Astronomy Picture of the Day
May 16, 2014

Unnamed Northern Impact Crater with Dunefield and Residual Water-Ice Frost
Unnamed Northern Impact Crater with Dunefield and Residual Water-Ice Frost

Credits: NASA/JPL/Arizona State University (ASU) - Credits for the additional process. and color.: Dr Paolo C. Fienga/Lunar Explorer Italia/IPF

In this VIS image, taken by the NASA - Mars Odyssey Orbiter on March, 5th, 2014, and during its 54.218th orbit around the Red Planet, we can see, once again, a so-called "Sand Sheet" with Dark Surface Duneforms (actually, it is a small and, most likely, Migrating Dunefield) that partly surrounds the (extremely small) Central Peak of an Unnamed Impact Crater located at a very high Latitude, in the proximities of the North Pole of Mars.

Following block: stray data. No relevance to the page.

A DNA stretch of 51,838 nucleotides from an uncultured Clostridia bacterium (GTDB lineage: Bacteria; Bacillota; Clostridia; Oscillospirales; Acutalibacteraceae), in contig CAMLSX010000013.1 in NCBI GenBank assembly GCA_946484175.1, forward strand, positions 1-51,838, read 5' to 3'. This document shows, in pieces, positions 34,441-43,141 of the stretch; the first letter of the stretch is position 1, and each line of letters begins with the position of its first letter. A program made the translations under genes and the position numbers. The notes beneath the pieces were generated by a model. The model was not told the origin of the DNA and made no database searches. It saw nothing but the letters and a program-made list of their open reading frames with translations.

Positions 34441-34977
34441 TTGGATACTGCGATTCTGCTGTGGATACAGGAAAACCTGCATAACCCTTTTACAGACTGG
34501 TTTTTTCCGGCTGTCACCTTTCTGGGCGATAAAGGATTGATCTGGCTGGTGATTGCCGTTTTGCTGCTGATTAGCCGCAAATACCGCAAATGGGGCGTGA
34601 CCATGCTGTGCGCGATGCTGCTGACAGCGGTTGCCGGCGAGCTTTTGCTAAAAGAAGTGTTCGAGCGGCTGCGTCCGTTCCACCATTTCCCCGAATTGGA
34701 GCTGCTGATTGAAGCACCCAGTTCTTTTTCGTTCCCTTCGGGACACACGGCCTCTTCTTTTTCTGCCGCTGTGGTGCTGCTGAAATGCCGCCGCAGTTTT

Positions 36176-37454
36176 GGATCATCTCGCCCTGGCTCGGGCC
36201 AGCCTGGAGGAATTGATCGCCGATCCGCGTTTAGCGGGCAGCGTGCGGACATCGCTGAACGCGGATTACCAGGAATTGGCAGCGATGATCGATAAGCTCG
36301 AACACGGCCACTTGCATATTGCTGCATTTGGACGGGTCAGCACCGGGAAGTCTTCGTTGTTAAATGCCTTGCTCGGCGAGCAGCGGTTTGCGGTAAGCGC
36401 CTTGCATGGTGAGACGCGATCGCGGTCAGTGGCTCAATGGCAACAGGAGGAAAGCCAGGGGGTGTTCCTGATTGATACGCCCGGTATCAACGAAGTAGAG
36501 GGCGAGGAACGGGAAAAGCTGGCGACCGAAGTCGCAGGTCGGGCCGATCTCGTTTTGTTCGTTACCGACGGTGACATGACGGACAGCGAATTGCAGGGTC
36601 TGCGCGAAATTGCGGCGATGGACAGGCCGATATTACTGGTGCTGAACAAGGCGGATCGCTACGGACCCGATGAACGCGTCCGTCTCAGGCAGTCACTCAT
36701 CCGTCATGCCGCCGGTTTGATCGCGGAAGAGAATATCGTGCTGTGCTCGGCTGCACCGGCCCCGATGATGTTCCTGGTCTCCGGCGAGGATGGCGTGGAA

If you look at the picture very cerefully, wou will be able to see traces of Residual Water-Ice Frost both on the Northern Upper Side of the Crater's Rim and - but in this case these traces are just barely visible - on its Southern Inner Slopes, as well as on the top part of the Southern Upper Side of its Rim


Latitude (centered): 71,9875° North
Longitude (centered): 344,5200° East
Instrument: VIS


This image (which is a crop taken from an Original Mars Odyssey Orbiter b/w and Map-Projected frame published on the NASA - Planetary Photojournal with the ID n. PIA 18250) has been additionally processed, magnified to aid the visibility of the details, contrast enhanced, Gamma corrected and then colorized in Absolute Natural Colors (such as the colors that a human eye would actually perceive if someone were onboard the NASA - Mars Odyssey Orbiter and then looked down, towards the Surface of Mars), by using an original technique created - and, in time, dramatically improved - by the Lunar Explorer Italia Team.



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